But 6Wunderkinder is no Brandenburg garage start-up. It is as international as the city around it. The 28 "wunderkids," as employees here are dubbed, hail from 12 different countries on four continents -- a diversity that Reber attributes to the city's soaring popularity worldwide. The office language is English, which is not unusual for the Berlin start-up scene.
"I think the big difference between all the other tech cities is that Berlin is really a city where people want to live," he says.
Reber attributes 6Wunderkinder's early success to the fact that, as he claims, it was the first in the world to create a full product with technology from the developing platform Appcelerator Titanium, which streamlines the process of making products compatible with various operating systems -- whether it be Windows, Android or Apple's iOS.
By allowing up to 90 percent of the code from the desktop app to be ported over to other device platforms, 6Wunderkinder was able to launch five new products within four months.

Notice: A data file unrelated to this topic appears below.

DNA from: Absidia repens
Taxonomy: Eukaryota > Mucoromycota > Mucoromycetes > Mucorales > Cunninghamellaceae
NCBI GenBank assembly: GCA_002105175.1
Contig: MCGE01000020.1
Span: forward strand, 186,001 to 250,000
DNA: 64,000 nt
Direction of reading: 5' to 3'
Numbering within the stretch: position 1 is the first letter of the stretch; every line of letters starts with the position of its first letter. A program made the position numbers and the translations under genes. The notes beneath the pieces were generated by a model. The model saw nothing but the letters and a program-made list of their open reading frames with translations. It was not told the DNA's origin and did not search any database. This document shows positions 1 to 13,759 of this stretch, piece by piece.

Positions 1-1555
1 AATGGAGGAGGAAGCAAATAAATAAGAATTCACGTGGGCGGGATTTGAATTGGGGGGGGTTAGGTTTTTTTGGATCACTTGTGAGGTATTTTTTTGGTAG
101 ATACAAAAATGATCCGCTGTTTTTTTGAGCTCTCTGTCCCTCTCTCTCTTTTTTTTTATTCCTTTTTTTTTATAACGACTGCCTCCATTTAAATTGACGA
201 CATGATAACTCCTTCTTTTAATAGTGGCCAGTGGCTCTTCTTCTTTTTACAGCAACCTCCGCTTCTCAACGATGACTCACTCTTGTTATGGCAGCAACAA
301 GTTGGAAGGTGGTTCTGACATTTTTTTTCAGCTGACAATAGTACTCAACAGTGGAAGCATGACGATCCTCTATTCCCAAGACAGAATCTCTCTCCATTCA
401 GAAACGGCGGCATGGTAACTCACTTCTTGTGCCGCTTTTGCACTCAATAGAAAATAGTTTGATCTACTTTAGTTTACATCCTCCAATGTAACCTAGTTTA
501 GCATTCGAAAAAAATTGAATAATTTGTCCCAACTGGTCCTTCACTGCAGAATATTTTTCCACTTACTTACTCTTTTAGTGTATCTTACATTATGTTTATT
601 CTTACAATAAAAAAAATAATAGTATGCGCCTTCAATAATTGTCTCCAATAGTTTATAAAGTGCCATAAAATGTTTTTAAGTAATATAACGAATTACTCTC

"If you're that fast, getting to a million users isn't that hard," Reber says. "But, honestly, we were surprised too." The app's international popularity has helped attract attention to the company from far outside Germany.
A Major Investment
Initially, Wunderlist was only meant to test the waters. It was intended as a project to help the team determine the best way to develop cross-platform software and learn the ropes of how app stores work.
Wunderlist is relatively simple, allowing users to create lists and share them with friends and colleagues and sync them to the cloud so that they can be retrieved on any smartphone or computer. The influential Lifehacker blog describes it as "simple" and "elegant."
Even though it would eventually grow into a successful product, co-founder and designer Jan Martin says the company deliberately held back in development, saving the best for Wunderkit, which he and colleagues describe as a sort of "Facebook for work" that will enable colleagues from all over the world to exchange information on projects they are working on.